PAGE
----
The 2010 Pakistan flood affected 20 million people. The impact of the event and recovery is measured at 6 months. Methods: Cross-sectional cluster survey of 1769 households conducted six months post-flood in 29 mostaffected districts. The outcome measures were physical damage, flood-related death and illness and changes in income, access to electricity, clean water and sanitation facilities. Results: Households were headed by males, large and poor. The flood destroyed 54.8% of homes and caused 86.8% households to move, with 46.9% living in an IDP camp. Lack of electricity increased from 18.8% to 32.9% (p = 0.000), lack of toilet facilities from 29.0% to 40.4% (p=0.000). Access to protected water remained unchanged (96.8%); however, the sources changed (p=0.000). 88.0% reported loss of income (90.0% rural, 75.0% urban, p=0.000) with rural households loosing significantly more and less likely to recovered. Immediate deaths and injuries were uncommon but 77.0% reported flood-related illnesses. Significant differences were noted between urban and rural as well as gender and education of the head of houshold. Discussion: After 6 months, much of the population had not recovered their prior standard of living or access to services. Rural households were more commonly impacted and slower to recover. Targeting relief to high-risk populations including rural, female-headed and those with lower education is needed.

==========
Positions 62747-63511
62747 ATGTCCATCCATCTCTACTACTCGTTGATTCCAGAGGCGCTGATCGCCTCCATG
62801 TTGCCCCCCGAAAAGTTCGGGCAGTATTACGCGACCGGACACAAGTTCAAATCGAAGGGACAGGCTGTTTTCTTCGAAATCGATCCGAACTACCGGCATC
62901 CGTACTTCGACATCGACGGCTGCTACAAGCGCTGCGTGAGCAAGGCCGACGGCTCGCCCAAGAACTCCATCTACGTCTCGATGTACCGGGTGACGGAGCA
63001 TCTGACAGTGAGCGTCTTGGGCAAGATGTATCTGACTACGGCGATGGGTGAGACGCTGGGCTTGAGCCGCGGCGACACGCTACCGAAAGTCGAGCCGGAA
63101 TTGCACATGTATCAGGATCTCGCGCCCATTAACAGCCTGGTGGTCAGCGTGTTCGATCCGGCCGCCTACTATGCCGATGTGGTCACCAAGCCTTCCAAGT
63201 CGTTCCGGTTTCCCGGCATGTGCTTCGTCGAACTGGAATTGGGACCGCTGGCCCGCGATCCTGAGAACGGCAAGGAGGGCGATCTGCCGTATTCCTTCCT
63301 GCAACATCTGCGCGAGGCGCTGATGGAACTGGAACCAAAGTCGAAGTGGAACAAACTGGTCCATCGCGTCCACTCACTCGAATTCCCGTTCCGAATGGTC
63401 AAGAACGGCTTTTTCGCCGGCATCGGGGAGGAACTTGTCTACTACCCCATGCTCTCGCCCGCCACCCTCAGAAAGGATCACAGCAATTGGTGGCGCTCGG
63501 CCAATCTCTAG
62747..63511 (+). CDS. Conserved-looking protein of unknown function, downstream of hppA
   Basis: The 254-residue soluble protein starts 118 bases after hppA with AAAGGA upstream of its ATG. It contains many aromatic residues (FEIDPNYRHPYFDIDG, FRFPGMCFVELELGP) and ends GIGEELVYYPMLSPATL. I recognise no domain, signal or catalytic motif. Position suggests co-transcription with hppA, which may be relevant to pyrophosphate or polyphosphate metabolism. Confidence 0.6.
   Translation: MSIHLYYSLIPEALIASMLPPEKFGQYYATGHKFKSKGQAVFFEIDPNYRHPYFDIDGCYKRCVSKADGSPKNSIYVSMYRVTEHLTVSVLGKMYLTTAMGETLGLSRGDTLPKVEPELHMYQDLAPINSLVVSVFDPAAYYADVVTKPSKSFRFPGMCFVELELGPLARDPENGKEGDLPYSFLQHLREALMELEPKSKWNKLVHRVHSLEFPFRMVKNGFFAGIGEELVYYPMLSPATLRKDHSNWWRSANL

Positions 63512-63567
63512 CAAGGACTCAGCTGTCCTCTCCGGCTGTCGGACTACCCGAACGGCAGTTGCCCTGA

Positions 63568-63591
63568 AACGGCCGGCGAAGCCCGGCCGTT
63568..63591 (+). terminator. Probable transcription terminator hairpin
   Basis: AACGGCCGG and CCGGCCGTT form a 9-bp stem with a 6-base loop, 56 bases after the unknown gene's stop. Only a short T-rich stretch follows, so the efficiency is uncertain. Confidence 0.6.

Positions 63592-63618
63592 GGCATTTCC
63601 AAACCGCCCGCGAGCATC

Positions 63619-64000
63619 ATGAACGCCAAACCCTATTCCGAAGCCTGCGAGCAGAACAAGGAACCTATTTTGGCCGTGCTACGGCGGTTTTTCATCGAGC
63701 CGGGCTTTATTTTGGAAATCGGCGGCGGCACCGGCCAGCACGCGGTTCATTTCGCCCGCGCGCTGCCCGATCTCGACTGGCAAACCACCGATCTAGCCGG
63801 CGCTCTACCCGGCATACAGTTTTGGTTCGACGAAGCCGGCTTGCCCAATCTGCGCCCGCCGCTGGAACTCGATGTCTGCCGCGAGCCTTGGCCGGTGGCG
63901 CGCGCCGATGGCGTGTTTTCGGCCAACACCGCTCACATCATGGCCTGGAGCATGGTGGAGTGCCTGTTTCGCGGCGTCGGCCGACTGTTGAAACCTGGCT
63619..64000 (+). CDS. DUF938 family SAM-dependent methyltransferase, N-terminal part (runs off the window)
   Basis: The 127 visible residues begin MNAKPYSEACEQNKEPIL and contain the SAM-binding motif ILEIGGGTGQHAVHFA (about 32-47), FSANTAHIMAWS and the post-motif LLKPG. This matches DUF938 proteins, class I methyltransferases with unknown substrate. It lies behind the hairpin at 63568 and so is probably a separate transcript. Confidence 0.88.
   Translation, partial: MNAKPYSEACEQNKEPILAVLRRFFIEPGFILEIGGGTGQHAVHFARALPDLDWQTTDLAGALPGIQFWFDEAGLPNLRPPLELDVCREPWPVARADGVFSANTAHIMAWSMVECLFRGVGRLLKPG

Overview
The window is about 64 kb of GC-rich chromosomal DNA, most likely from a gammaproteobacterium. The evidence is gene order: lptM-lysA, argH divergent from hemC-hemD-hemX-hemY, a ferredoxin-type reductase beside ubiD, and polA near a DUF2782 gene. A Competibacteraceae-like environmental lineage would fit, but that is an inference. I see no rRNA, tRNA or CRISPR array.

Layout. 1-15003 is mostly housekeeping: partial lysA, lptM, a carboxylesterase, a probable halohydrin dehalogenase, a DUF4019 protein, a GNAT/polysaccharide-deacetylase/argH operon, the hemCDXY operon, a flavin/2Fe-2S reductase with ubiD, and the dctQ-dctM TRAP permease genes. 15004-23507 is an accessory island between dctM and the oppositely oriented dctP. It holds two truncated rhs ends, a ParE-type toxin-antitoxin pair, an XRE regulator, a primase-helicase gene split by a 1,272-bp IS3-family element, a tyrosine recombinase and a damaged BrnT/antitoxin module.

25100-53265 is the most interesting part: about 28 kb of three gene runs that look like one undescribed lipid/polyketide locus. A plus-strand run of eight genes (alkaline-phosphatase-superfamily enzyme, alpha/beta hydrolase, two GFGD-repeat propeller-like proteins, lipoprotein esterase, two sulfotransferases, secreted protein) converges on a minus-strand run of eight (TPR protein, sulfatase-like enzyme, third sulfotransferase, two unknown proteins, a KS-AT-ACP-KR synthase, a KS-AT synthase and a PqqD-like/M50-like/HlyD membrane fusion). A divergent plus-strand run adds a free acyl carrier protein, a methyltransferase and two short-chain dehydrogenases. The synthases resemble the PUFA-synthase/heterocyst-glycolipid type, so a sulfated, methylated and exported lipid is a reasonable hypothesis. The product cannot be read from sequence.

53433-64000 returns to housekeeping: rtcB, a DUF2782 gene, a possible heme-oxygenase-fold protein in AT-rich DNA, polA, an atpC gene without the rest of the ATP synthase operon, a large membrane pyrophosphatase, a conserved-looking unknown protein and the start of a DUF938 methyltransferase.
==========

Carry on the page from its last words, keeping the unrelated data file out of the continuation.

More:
ASJC Scopus subject areas
- Medicine (miscellaneous)